When Mr. Henry Dashwood dies, leaving all his money to his first wife's son John Dashwood, his second wife and her three daughters are left with no permanent home and very little income. Mrs. Dashwood and her daughters (Elinor, Marianne, and Margaret) are invited to stay with their distant relations, the Middletons, at Barton Park. Elinor is our heroine in this epic novel and she is sad to leave their home at Norland because she has become closely attached to Edward Ferrars, the brother-in-law of her half-brother John. However, once at Barton Park, Elinor and Marianne discover many new acquaintances, including the retired officer and bachelor Colonel Brandon, and the gallant and impetuous John Willoughby, who rescues Marianne after she twists her ankle running down the hills of Barton in the rain. Willoughby openly and unabashedly courts Marianne, and together the two flaunt their attachment to one another, until Willoughby suddenly announces that he must depart for London on business, leaving Marianne lovesick and miserable. Meanwhile, Anne and Lucy Steele, two recently discovered relations of Lady Middleton's mother, Mrs. Jennings, arrive at Barton Park as guests of the Middletons. Lucy ingratiates herself to Elinor and informs her that she (Lucy) has been secretly engaged to Mr. Ferrars for a whole year. Elinor initially assumes that Lucy is referring to Edward's younger brother, Robert, but is shocked and pained to learn that Lucy is actually referring to her own beloved Edward. In Volume II of the novel, Elinor and Marianne travel to London with Mrs. Jennings. Colonel Brandon informs Elinor that everyone in London is talking of an engagement between Willoughby and Marianne, though Marianne has not told her family of any such attachment. Marianne is anxious to be reunited with her beloved Willoughby, but when she sees him at a party in town, he cruelly rebuffs her and then sends her a letter denying that he ever had feelings for her. Colonel Brandon tells Elinor of Willoughby's history of callousness and debauchery, and Mrs. Jennings confirms that Willoughby, having squandered his fortune, has become engaged to the wealthy heiress Miss Grey. In Volume III, Lucy's older sister inadvertently reveals the news of Lucy's secret engagement to Edward Ferrars. Edward's mother is outraged at the information and disinherits him, promising his fortune to Robert instead. Meanwhile, the Dashwood sisters visit family friends at Cleveland on their way home from London. At Cleveland, Marianne develops a severe cold while taking long walks in the rain, and she falls deathly ill. Upon hearing of her illness, Willoughby comes to visit, attempting to explain his misconduct and seek forgiveness. Elinor pities him and ultimately shares his story with Marianne, who finally realizes that she behaved imprudently with Willoughby and could never have been happy with him anyway. Mrs. Dashwood and Colonel Brandon arrive at Cleveland and are relieved to learn that Marianne has begun to recover. When the Dashwoods return to Barton, they learn from their manservant that Lucy Steele and Mr. Ferrars are engaged. They assume that he means Edward Ferrars, and are thus unsurprised, but Edward himself soon arrives and corrects their misconception: it was Robert, not himself, whom the money-grubbing Lucy ultimately decided to marry. Thus,x Edward is finally free to propose to his beloved Elinor, and not long after, Marianne and Colonel Brandon become engaged as well. The couples live together at Delaford and remain in close touch with their mother and younger sister at Barton Cottage.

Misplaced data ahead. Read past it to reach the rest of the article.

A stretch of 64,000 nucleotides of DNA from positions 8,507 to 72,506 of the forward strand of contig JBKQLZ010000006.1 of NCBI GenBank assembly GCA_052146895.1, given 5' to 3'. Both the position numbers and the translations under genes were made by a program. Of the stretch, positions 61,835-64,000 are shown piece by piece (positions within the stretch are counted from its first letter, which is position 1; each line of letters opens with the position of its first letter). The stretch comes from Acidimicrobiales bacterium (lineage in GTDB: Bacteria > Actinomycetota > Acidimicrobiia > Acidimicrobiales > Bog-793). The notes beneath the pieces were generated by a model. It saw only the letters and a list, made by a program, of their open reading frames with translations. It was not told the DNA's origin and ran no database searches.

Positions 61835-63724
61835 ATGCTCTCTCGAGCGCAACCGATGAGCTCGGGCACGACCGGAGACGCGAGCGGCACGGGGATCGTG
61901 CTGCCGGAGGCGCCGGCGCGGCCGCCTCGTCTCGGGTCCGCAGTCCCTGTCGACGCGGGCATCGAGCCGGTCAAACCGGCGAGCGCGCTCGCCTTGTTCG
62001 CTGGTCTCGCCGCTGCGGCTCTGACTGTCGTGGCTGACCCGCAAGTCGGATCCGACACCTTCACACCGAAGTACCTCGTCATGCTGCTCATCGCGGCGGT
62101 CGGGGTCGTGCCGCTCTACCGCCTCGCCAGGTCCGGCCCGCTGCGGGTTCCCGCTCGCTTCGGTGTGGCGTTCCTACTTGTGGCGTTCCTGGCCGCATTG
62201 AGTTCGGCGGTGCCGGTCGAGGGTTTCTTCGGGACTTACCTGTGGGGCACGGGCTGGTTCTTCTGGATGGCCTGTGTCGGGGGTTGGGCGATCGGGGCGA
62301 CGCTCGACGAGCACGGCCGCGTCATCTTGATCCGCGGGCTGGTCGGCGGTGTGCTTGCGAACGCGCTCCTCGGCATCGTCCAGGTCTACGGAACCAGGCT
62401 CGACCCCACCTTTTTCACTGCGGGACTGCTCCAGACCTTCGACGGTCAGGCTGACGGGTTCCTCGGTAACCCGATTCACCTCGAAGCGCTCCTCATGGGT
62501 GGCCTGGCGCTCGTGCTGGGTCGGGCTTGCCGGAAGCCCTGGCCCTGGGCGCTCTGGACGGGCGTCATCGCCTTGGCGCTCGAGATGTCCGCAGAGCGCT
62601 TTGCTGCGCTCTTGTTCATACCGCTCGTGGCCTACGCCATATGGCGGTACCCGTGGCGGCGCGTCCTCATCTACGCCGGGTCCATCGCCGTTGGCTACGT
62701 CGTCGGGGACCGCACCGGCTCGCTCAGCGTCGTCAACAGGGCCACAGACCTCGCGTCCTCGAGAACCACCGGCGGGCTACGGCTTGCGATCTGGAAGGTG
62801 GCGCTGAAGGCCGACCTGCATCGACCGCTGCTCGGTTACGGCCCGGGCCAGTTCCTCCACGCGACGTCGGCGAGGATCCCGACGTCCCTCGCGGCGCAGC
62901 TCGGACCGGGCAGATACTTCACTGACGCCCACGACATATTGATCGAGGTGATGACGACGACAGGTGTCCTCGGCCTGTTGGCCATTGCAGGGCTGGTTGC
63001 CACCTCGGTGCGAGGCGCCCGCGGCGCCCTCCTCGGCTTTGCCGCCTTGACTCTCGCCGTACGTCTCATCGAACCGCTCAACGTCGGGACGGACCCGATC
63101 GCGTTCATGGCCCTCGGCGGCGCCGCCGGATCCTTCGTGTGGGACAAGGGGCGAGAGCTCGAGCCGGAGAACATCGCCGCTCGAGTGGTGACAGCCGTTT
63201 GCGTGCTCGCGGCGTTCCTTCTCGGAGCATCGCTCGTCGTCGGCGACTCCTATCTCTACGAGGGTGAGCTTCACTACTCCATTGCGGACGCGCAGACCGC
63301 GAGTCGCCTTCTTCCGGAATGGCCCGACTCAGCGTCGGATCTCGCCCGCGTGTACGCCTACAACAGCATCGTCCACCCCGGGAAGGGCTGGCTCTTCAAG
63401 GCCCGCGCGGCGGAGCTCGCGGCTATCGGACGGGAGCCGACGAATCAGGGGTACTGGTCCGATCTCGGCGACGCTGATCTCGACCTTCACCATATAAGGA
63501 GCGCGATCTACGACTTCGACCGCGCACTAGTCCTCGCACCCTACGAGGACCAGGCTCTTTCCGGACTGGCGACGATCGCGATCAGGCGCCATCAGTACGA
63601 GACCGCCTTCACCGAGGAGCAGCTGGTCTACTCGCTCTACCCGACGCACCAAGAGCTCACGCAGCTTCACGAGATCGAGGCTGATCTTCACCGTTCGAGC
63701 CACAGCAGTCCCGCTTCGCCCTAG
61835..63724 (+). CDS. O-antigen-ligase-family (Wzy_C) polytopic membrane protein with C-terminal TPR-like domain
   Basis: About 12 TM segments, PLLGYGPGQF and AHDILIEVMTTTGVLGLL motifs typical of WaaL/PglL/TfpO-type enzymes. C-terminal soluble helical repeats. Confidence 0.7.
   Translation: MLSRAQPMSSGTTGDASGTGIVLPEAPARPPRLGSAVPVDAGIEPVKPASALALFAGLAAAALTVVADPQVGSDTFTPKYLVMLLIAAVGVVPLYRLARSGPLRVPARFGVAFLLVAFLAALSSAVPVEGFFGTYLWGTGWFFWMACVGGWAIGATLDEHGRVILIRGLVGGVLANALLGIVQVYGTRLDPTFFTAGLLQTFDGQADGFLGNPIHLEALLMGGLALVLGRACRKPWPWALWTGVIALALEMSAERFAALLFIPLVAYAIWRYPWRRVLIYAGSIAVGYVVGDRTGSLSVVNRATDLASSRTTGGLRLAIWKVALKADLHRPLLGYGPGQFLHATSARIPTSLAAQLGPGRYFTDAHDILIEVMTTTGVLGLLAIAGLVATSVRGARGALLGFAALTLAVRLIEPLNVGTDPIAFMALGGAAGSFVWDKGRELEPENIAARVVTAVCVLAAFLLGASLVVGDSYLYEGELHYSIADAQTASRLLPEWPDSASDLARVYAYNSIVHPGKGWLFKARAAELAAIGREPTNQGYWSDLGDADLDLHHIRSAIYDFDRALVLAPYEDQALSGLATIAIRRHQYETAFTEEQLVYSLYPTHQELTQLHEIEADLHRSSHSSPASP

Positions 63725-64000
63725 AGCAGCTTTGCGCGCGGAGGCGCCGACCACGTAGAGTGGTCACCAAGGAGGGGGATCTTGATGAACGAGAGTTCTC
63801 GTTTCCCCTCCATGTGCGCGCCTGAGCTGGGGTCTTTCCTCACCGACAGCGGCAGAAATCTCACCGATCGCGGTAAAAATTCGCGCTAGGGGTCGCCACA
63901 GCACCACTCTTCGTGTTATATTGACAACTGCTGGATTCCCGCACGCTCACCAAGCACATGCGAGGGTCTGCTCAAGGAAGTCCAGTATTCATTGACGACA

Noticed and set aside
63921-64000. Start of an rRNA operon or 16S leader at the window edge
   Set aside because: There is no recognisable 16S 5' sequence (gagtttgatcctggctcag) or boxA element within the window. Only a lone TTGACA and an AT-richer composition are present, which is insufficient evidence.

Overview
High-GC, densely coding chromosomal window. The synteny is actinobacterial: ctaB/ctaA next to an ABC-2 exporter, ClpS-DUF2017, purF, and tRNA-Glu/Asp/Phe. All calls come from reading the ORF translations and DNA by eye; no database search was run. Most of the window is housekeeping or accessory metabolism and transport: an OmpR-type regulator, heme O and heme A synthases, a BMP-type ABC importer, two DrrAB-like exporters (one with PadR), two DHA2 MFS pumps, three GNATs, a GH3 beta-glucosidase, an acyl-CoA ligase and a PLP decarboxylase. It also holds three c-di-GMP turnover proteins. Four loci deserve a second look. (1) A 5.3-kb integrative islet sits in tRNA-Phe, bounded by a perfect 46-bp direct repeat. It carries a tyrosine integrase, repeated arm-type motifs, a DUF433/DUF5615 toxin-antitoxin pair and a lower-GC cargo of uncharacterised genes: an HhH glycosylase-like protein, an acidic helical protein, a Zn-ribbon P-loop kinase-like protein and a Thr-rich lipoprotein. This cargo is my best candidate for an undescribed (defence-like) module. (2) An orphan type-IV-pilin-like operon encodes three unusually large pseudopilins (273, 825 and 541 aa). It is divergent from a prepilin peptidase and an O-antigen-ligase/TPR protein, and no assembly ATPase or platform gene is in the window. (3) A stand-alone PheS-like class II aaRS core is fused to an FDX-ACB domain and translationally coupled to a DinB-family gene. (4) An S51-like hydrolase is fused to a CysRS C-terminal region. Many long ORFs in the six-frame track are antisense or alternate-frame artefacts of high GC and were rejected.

Tuesday, March 1, 2011